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Zelluläre Biophysik (ICS-4)
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Biogenesis and subcellular transport of calcium channels

Voltage-activated calcium channels open in response to membrane depolarization allowing the entry of calcium ions into excitable cells that in turn triggers multiple cellular events including neurotransmission, excitation-contraction coupling, gene expression and hormone secretion. To mediate these heterogeneity of biological actions, these channels are targeted to specific sites at the plasma membrane where they form supramolecular assemblies containing diverse regulatory and proteins effectors that couple the influx of calcium to a particular downstream signal cascade.
The task of the intracellular transport machinery is to deliver functional channels at the right place and at the right time. The life of the channel protein starts in the endoplasmic reticulum. Here channels that have approved a quality control begin their intracellular journey to their final destination. For this channels are packed into vesicles that actively navigate through the dense network of actin- and tubulin-based cytoskeleton that serve as tracks for the intracellular trafficking. Mature channels assembled at the plasma membrane are finely regulated for their permeation properties until they are removed from the cell surface by endocytosis. A second quality control may decide their sorting fate after internalization: either the channel is recycled back to the plasma membrane or derived to the degradation pathway.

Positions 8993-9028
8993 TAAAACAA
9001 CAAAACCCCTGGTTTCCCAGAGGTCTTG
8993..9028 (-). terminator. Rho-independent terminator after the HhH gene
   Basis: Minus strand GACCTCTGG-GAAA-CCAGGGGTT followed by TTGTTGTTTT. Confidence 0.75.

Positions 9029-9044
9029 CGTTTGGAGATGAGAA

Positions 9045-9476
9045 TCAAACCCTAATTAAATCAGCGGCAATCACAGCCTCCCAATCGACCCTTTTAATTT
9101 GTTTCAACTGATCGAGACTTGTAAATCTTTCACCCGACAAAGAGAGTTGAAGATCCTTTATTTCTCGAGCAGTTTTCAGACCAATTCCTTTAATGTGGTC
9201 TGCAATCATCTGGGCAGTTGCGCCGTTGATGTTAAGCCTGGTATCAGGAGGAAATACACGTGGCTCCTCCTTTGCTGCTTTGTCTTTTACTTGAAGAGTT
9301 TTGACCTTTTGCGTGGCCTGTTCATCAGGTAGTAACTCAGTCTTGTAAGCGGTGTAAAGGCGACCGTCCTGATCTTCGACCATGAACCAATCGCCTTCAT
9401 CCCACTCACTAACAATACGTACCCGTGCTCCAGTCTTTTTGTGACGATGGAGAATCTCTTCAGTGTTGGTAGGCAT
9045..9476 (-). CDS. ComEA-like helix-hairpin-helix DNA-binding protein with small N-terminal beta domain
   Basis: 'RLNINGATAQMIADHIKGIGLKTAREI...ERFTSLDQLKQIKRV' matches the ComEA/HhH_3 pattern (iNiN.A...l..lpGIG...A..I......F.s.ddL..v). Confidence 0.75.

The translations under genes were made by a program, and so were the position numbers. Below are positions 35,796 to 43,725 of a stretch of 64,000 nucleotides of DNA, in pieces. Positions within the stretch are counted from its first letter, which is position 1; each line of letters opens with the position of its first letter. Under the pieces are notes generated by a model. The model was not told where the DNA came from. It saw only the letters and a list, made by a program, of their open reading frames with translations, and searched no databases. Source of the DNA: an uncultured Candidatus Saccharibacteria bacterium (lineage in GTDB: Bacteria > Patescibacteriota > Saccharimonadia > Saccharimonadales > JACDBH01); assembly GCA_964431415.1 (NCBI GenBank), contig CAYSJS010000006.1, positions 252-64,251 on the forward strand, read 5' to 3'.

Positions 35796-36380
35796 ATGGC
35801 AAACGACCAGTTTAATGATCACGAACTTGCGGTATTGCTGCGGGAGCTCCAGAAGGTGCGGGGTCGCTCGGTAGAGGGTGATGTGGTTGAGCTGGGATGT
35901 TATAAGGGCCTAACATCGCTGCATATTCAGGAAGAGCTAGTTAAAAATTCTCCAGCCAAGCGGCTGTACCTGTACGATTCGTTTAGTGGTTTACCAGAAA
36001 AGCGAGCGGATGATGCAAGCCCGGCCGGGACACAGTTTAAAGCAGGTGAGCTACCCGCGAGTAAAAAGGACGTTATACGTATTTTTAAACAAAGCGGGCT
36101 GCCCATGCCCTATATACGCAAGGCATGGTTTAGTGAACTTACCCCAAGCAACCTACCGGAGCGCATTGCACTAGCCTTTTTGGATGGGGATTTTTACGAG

Our research is aimed at understanding regulation of the voltage-activated calcium channel at all stages of its life cycle; during its biogenesis, intracellular trafficking toward and from the plasma membrane and at the plasma membrane. We combine molecular biology, protein biochemistry, electrophysiology and laser scanning and spinning disk microscopy to study and track fluorescently labeled calcium channels in living cells.